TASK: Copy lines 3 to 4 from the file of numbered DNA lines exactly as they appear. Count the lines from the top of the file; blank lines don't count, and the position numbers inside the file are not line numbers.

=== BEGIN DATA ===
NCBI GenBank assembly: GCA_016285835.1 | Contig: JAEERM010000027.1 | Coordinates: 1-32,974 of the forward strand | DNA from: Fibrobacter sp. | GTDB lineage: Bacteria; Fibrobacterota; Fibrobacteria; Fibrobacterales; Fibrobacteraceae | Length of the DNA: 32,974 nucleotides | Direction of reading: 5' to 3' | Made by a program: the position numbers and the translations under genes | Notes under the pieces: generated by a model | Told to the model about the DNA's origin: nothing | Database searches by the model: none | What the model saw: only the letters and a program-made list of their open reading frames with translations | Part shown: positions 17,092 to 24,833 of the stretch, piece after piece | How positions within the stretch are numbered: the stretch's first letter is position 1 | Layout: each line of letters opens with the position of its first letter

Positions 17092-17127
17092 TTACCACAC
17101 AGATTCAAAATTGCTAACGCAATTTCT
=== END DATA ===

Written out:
17092 TTACCACAC
17101 AGATTCAAAATTGCTAACGCAATTTCT